Keystone RV Co., a Goshen-based unit of Thor Industries Inc., the largest U.S. RV maker, announced last month it will add 200 workers to expand travel-trailer output, Heiden-Guss said. Jayco, in nearby Middlebury, is also recruiting, she said.
Among the investors betting on the industry is Warren Buffett’s Berkshire Hathaway Inc. Berkshire’s Forest River Inc. RV unit paid about $42 million for the RV business of Elkhart- based Coachmen Industries Inc. American Industrial Partners bought the motorhome unit of bankrupt Fleetwood Enterprises Inc. of Riverside, Calif., in June for $53 million.
Winnebago and Jackson Center, Ohio-based Thor are the only large, publicly traded RV makers still in the business and not in court protection.
Shares of Forest City, Iowa-based Winnebago and Thor have almost doubled this year. Since the recession began, Winnebago has tumbled 45% and Thor has fallen 26%, compared with a 31% decline in the Standard & Poor’s 500 Index. Coachmen still operates its bus and manufactured-home business.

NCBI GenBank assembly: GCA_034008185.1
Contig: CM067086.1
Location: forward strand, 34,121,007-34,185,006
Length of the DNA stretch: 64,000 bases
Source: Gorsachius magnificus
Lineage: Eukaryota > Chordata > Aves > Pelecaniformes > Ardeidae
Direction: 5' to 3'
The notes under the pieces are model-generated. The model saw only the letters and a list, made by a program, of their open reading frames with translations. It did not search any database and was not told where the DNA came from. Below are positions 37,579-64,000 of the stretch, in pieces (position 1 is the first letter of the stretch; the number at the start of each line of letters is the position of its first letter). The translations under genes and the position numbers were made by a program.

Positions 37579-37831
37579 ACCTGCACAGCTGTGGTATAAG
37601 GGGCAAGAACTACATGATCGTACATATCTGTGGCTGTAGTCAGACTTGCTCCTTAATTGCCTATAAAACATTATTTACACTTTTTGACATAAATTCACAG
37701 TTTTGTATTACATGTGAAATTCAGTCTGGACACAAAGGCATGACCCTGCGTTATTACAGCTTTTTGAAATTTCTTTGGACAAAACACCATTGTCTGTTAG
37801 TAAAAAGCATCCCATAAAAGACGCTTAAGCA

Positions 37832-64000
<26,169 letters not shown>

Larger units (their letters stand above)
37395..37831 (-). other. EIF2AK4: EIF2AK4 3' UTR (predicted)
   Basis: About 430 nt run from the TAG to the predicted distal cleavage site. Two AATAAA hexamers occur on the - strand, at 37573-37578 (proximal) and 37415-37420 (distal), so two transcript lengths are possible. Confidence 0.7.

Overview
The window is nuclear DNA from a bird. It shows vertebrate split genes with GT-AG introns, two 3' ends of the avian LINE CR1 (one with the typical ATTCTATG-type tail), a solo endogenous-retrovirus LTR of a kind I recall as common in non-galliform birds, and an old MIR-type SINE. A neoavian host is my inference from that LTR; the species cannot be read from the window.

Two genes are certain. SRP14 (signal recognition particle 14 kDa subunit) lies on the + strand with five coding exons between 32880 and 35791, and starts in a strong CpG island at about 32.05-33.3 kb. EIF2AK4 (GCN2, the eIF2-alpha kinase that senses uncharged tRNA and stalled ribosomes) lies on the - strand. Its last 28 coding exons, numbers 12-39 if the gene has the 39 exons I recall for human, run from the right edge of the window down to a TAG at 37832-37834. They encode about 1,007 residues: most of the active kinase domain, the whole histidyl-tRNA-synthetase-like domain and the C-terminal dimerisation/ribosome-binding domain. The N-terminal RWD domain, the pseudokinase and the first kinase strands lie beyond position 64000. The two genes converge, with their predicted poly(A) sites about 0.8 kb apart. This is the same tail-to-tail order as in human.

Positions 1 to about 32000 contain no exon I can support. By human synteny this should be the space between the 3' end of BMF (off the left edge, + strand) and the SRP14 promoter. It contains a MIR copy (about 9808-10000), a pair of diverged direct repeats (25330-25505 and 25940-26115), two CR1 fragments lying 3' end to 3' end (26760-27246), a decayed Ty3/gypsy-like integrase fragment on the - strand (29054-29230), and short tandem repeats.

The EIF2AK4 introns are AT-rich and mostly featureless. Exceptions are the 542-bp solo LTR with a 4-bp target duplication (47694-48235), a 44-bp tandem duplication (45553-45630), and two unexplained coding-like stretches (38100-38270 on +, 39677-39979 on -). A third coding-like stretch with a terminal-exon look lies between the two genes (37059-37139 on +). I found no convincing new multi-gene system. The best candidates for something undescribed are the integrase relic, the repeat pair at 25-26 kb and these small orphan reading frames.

At Sierra Motor Corp., a 22-year-old maker of interiors for horse trailers, 2008’s record-high fuel prices helped spur expansion into human transport.
The Bristol, Ind.-based company added a line of travel trailers weighing less than 1,750 pounds. They include amenities such as toilets, which aren’t common on models that small, President Michael Greene said.
That move also meant that Sierra Motor, which has about 45 workers, could keep about a dozen employees who would have been laid off as orders for equine vehicles flagged, Greene said. The labor force has exceeded 100 in busier times, he said.
“They are like family, you hate to have to let people go,” said Greene, 52, who was one of the company founders.
For Graber, 45, who had to sell his pickup for a cheaper model and take other belt-tightening steps after losing his purchasing job at Travel Supreme, the Elkhart recovery can’t come fast enough.
“People I know personally, a couple of them will get back every week now,” he said. “Three months ago, everyone was just down and they weren’t even taking applications.”